Multi-tissue transcriptomic study reveals the main role of liver in the chicken adaptive response to a switch in dietary energy source through the transcriptional regulation of lipogenesis


Because the cost of cereals is unstable and represents a large part of production charges for meat-type chicken, there is an urge to formulate alternative diets from more cost-effective feedstuff. We have recently shown that meat-type chicken source is prone to adapt to dietary starch substitution with fat and fiber. The aim of this study was to better understand the molecular mechanisms of this adaptation to changes in dietary energy sources through the fine characterization of transcriptomic changes occurring in three major metabolic tissues – liver, adipose tissue and muscle – as well as in circulating blood cells. We revealed the fine-tuned regulation of many hepatic genes encoding key enzymes driving glycogenesis and de novo fatty acid synthesis pathways and of some genes participating in oxidation. Among the genes expressed upon consumption of a high-fat, high-fiber diet, we highlighted CPT1A, which encodes a key enzyme in the regulation of fatty acid oxidation. Conversely, the repression of lipogenic genes by the high-fat diet was clearly associated with the down-regulation of SREBF1 transcripts but was not associated with the transcript regulation of MLXIPL and NR1H3, which are both transcription factors. This result suggests a pivotal role for SREBF1 in lipogenesis regulation in response to a decrease in dietary starch and an increase in dietary PUFA. Other prospective regulators of de novo hepatic lipogenesis were suggested, such as PPARD, JUN, TADA2A and KAT2B, the last two genes belonging to the lysine acetyl transferase (KAT) complex family regulating histone and non-histone protein acetylation. Hepatic glycogenic genes were also down-regulated in chickens fed a high-fat, high-fiber diet compared to those in chickens fed a starch-based diet. No significant dietary-associated variations in gene expression profiles was observed in the other studied tissues, suggesting that the liver mainly contributed to the adaptation of birds to changes in energy source and nutrients in their diets, at least at the transcriptional level. Moreover, we showed that PUFA deposition observed in the different tissues may not rely on transcriptional changes.We showed the major role of the liver, at the gene expression level, in the adaptive response of chicken to dietary starch substitution with fat and fiber.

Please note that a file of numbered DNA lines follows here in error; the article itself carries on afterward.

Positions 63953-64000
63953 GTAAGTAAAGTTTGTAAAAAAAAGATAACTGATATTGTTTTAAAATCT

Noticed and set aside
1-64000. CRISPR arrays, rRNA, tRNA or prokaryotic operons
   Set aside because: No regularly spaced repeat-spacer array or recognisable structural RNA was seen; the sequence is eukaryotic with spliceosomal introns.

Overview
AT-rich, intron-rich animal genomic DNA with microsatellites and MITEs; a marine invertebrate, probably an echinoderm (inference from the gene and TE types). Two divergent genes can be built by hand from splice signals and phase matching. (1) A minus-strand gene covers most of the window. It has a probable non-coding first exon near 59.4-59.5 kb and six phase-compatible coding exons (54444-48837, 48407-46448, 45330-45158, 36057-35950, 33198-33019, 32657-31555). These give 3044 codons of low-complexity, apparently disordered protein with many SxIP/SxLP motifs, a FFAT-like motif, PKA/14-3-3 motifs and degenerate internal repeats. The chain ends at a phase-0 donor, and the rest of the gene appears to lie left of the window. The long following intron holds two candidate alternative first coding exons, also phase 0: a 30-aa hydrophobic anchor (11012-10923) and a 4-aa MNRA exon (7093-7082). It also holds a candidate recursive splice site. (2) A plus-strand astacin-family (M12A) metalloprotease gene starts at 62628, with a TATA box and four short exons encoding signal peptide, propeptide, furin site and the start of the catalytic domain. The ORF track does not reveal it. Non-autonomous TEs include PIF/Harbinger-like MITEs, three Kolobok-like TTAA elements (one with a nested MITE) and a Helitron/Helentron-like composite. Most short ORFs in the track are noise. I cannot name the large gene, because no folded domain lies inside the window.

In BMC Genomics